Color Mutation Pacific Parrotlets


Many aviculturists are already familiar with the small parrotlet. These small parrots have the same personality as larger birds, yet they can’t scream or devour the coffee table. The Pacific parrotlet, commonly known as the Celestial, is the most well-known and popular parrotlet species. They are less than six inches long, clever, lively, and friendly, and make excellent hand-fed pets. Males have a cobalt-blue feather stripe running from their eye, as well as cobalt-blue on their rump and wings. Many ladies have emerald green eye streaks rather than cobalt. Both birds have dark green backs and wings, as well as yellow-green feathers around their faces and pink beaks and legs. Females in one subspecies have a teal rump, while males have grey wings and backs.

It’s an exciting moment in parrotlet breeding right now. Several colour variations in Pacific parrotlets have been discovered in both Europe and the United States, with many more on the way. Europeans, notably Belgians, have had more opportunity to enhance their stock, but we are coming up rapidly. In the United States, the yellow, blue, and fallow colour variants are currently accessible. In addition to these, Europeans have lutinos, albinos, pastels, and cinnamons. These are all recessive, non-sex related mutations.

The fallow colour mutation is a very faintly coloured yellow bird with beige and green mixed together, not as spectacular as the yellow or blue. Males maintain the typical Pacific’s cobalt wings, backs, and eye streaks. Because the majority of these birds are descended from subspecies, the females often have teal rumps and broad eye stripes. Males and females both have crimson eyes. Many breeders are mating fallows to regular birds to create splits since many of these parrotlets are tiny and have poor fecundity. (A split is a normal-looking bird that has the colour gene. When two splits are mated, 25% of the kids will be visibly coloured.) These splits will then be bred in order to develop visual colour mutations that are larger and healthier than the original coloured birds.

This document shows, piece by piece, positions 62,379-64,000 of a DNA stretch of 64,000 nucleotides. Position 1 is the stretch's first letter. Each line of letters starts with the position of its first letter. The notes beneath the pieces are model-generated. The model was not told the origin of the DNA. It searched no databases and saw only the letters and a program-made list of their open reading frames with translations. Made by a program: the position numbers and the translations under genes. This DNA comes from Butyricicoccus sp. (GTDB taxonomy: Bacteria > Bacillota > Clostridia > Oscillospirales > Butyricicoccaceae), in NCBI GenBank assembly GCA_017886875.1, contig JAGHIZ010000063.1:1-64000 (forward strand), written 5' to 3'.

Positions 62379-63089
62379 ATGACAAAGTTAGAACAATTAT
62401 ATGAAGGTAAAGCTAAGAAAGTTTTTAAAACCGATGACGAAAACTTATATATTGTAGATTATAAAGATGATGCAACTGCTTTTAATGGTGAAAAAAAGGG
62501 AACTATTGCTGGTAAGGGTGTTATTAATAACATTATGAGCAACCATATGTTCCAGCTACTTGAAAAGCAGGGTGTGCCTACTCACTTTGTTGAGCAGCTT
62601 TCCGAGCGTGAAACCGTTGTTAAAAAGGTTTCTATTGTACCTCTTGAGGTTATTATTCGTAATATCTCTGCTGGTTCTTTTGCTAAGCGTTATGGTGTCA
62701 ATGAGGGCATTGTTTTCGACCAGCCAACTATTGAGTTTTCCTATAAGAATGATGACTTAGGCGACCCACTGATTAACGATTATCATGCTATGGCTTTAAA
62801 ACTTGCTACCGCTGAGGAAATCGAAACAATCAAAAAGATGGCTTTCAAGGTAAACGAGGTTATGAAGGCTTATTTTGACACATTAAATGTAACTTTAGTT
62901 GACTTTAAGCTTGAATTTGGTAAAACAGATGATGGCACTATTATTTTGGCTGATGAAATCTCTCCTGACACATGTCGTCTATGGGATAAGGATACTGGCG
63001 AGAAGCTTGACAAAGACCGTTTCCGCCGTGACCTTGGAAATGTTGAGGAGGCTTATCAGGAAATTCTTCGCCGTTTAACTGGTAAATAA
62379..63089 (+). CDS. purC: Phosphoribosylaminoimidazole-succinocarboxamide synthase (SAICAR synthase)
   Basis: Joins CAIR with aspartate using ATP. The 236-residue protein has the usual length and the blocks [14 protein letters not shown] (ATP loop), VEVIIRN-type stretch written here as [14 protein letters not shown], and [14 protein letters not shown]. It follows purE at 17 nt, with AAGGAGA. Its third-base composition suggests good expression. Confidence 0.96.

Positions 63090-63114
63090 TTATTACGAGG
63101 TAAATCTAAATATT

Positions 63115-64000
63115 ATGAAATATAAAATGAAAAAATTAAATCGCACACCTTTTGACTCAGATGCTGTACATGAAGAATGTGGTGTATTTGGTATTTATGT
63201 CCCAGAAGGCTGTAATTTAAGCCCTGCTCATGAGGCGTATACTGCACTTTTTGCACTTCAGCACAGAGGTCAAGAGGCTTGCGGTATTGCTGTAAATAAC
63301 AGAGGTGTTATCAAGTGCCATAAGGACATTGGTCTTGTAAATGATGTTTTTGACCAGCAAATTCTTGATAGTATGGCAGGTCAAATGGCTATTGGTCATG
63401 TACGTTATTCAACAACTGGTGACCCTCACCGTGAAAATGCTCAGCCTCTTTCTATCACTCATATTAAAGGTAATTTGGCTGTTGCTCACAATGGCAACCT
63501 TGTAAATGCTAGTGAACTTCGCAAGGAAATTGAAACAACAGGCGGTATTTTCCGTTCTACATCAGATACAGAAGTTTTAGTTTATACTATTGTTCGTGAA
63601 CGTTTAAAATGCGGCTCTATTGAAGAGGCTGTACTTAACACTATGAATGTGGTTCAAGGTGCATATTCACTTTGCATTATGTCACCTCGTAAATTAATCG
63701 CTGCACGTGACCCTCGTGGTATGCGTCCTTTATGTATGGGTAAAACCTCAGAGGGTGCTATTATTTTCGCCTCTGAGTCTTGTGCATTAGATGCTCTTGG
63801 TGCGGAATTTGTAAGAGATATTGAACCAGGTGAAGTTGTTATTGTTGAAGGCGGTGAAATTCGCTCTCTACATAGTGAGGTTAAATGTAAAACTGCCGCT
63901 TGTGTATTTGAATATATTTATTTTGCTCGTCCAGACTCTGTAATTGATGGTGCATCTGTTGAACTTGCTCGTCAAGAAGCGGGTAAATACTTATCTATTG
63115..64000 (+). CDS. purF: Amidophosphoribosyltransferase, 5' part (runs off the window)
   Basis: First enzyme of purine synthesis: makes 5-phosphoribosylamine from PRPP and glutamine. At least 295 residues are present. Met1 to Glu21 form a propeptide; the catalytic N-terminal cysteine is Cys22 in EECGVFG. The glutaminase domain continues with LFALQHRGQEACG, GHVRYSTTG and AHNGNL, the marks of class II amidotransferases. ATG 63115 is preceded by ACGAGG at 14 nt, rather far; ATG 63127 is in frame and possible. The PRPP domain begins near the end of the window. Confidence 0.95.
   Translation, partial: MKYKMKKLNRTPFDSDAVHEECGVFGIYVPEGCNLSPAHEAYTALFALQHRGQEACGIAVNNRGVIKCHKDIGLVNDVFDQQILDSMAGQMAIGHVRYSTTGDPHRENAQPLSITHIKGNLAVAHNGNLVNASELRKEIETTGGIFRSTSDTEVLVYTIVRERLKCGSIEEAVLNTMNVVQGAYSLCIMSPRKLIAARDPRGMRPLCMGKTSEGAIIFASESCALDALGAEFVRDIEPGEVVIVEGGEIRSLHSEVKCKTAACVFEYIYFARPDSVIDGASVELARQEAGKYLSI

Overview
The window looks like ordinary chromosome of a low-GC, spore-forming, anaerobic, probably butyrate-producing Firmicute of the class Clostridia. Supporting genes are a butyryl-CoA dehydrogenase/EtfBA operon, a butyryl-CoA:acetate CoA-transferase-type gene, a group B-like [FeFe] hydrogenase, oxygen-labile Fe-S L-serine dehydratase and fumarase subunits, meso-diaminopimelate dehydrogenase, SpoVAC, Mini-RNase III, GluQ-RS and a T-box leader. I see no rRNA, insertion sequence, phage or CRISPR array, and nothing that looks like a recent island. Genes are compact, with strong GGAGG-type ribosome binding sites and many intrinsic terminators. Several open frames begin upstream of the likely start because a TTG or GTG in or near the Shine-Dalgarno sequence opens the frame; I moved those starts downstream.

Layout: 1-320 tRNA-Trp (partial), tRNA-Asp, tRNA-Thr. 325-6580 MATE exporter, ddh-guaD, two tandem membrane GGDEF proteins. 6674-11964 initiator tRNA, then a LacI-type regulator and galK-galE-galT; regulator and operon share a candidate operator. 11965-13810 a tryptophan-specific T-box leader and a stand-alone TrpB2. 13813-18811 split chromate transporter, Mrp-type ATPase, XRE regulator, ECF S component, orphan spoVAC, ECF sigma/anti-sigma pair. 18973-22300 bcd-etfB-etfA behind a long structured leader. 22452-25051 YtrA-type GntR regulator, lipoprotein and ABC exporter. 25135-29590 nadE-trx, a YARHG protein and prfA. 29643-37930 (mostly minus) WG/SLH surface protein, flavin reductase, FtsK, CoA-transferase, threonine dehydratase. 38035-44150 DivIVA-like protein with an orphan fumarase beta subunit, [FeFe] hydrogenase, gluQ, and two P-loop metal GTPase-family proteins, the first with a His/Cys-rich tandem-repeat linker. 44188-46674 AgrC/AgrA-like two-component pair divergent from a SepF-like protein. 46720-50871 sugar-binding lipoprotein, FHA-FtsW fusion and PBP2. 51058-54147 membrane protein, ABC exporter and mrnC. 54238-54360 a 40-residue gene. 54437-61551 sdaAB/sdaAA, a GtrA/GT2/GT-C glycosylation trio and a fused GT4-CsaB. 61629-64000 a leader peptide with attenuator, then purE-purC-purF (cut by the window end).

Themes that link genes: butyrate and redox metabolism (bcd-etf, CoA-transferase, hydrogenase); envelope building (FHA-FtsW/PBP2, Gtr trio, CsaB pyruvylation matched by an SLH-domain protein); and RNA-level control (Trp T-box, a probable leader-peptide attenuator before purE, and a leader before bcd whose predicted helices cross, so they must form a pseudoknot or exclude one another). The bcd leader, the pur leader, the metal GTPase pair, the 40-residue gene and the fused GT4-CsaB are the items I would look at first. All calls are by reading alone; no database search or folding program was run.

Dr. Rainer Erhart of Michigan created the American yellow, which is quite different from the European bird. The American variant has a beautiful butter yellow all over the body, with no green feathers and black eyes. This is true for both men and women. The European bird is said to have a lot of green feathers mixed in with the yellow. The male in both variants retains the blue wings, eye stripes, and rump, although they are not as dark as in the normals.

Blue Pacifics are stunningly lovely birds with a delicate powder blue coloration. The males retain their beautiful cobalt feathers, which create a magnificent two-tone blue on blue look. With their silky, almost turquoise-colored feathers, the females in this mutation are equally as lovely as the males. We got our stock from Europe and found them to be fairly productive. They’ve had multiple clutches averaging six to eight eggs and are good parents. The babies are big, powerful birds with charming personalities.

It’s an honour to be able to work with these stunning new Pacifics. Color mutations are accessible on the pet market, unlike other unusual parrotlets. Although their costs are now exorbitant, they will become more affordable as more people breed them. Whether breeding for the pet market or attempting to develop new colours, Pacific parrotlets have a lot to offer despite their small size!

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